Cowboys Stadium Integrates Incredible LED Technology

By: Kuljit Grewal  |   June 25th, 2012   |   Sports

During the 1990’s, the Dallas Cowboys had built a dynasty around Troy Aikman, Michael Irvin, and Emmitt Smith, otherwise known as the triplets. Along the way the Cowboys won the Superbowl in 1992, 1993, and 1995. With their dominance over the National Football League during this time America’s Team was reborn. With all their newfound success something remained amiss. All they needed was a stadium that could match their persona.


For 3 decades the Cowboys had played at Texas Stadium, but there was a problem with the size of the stadium. It appears that Jerry Jones, the Cowboys owner, truly believes that everything is bigger in Texas. As the 90’s progressed so did Jones’ idea of building a new stadium that would stand alone as the best in the business. The plan developed steadily and construction began in Arlington, Texas. The football loving city’s citizens agreed to increase their taxes and raised $325 million while the NFL contributed $150 million. The Dallas Cowboys covered the remaining cost and in 2009 the $1.15 billion stadium opened to the public.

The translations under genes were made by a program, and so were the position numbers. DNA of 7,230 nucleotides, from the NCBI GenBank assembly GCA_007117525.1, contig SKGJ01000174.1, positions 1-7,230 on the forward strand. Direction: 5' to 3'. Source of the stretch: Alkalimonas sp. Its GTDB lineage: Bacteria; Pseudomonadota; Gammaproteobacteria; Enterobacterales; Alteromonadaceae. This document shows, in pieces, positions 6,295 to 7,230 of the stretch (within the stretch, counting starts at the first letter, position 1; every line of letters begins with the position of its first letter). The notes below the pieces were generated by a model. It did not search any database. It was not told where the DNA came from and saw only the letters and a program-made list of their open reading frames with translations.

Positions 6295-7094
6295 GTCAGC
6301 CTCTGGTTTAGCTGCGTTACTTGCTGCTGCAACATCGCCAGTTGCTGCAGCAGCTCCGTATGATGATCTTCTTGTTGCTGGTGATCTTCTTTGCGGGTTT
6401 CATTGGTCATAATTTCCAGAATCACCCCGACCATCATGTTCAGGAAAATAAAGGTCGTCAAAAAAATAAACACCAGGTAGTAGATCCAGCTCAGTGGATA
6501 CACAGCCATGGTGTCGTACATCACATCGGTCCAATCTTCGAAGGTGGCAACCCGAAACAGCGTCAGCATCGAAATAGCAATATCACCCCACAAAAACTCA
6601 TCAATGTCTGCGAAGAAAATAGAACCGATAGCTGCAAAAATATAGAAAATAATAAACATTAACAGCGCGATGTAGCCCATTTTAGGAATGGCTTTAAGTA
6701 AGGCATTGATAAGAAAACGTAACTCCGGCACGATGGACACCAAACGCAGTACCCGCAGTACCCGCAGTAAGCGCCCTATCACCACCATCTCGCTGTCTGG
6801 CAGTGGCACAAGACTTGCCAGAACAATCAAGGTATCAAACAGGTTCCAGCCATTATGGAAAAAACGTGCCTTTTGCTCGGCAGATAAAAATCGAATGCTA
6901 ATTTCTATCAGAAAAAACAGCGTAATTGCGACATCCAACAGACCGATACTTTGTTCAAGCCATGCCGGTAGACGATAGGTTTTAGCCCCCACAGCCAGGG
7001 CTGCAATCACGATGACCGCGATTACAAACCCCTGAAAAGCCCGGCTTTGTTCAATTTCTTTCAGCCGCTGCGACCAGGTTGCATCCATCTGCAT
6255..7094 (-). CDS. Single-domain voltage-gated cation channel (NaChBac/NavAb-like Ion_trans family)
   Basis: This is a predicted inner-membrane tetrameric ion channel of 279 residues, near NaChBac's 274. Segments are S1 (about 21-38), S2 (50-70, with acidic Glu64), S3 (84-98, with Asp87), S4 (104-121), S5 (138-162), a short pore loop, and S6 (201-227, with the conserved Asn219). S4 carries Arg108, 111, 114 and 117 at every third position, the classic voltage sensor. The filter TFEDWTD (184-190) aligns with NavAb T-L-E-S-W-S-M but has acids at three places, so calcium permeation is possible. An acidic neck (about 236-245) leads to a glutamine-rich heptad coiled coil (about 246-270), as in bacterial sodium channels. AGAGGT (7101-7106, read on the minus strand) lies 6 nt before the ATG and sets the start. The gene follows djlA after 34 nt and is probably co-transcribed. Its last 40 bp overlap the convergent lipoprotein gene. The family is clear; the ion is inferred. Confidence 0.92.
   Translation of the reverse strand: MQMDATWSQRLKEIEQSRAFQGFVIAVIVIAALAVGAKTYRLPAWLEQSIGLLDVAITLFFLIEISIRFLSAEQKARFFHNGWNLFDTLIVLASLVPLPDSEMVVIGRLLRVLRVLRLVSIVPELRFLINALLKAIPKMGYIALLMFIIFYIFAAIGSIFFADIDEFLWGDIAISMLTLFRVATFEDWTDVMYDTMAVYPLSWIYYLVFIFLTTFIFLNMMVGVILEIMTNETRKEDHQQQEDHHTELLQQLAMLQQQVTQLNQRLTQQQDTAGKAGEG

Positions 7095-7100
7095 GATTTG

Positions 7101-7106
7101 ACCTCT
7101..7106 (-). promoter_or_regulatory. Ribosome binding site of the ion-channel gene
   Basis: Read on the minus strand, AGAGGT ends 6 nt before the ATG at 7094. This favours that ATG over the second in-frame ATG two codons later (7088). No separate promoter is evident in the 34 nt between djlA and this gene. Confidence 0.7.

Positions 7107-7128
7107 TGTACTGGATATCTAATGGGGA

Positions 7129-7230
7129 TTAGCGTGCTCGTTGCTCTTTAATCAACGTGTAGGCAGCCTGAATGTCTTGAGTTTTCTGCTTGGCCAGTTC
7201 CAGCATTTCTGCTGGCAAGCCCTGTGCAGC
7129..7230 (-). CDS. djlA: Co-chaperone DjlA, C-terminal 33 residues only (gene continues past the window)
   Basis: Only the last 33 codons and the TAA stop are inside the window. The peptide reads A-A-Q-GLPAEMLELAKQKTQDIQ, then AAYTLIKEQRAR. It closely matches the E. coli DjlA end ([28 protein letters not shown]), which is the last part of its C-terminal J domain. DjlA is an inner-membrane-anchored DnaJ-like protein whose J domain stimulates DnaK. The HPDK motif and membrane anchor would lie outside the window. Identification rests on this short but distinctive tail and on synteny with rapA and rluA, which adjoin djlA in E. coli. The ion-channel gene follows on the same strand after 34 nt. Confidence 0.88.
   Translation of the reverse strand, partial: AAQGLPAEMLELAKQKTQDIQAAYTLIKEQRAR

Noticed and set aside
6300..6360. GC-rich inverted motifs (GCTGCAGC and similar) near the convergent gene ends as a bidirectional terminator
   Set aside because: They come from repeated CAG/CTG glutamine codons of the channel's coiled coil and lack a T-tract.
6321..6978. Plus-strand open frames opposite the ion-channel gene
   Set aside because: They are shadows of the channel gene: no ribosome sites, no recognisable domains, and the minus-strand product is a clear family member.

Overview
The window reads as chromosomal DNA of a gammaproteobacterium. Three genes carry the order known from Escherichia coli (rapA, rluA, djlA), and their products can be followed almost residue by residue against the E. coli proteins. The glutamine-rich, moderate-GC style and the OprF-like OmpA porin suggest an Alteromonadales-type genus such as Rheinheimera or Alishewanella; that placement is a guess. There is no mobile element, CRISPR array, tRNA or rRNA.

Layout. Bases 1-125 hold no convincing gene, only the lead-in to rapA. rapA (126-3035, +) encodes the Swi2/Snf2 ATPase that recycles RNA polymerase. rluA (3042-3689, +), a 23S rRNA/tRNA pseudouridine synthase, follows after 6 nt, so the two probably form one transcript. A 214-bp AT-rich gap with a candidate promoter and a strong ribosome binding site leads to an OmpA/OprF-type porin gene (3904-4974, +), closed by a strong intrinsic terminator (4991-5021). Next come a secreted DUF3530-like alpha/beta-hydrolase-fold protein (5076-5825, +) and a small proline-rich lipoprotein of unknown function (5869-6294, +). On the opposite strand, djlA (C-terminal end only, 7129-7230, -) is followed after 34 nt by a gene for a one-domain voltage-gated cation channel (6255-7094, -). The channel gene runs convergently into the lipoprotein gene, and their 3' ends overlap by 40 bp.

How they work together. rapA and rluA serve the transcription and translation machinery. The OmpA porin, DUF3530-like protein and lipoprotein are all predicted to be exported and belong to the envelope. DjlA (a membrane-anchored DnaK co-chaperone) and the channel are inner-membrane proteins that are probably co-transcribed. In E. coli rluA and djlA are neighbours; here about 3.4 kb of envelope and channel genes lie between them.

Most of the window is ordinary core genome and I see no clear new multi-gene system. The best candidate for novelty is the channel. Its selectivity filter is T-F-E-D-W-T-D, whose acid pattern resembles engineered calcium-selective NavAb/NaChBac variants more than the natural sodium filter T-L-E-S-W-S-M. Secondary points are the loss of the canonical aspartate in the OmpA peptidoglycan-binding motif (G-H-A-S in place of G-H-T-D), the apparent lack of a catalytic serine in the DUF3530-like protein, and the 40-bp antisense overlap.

It is true that Cowboys stadium can seat over 100,000 people while also possessing the largest retractable ceiling in the world. The real show stopper however are the four flat screens that are 90 feet above the football field. The estimated cost of the four screens was $40 million and was constructed by Mitsubishi Diamond Vision Systems. Creating this masterpiece was no mere task as the size of the two larger flat screens are 160 feet long and 71 feet high, with the two smaller screens measuring 29 feet high and 51 feet wide. This set is so large that it runs from one 25 yard line to the other 25 yard line.


What makes the world’s largest video display even more impressive is that all four screens are in high definition. The two larger screens are 2100-inch 1080p LED’s and the two smaller screens are 700-inch video displays. There were two main problems for Diamond Vision when creating these four screens. One problem was just the sheer size of the construction as something like this had never been done. The other issue was creating a clear image as there are no processors big enough for the set. So 6 processors were put together for the two bigger screens and are synced to show a clear flowing image. This visual wonder, along with the stadium itself, now has become one of the bench marks for modern day technology.


Since the stadium opened on June 9 2009, it has hosted its first game, Dallas Cowboys versus the New York Giants on September 20, 2009, the Cotton Bowl and the 2011 Superbowl among other marque events. Now Jerry Jones has a state-of-the-art stadium that matches the popularity of the Dallas Cowboys and the state of Texas. With that being said all that remains to see is America’s team coming back to their new home as Superbowl champions.

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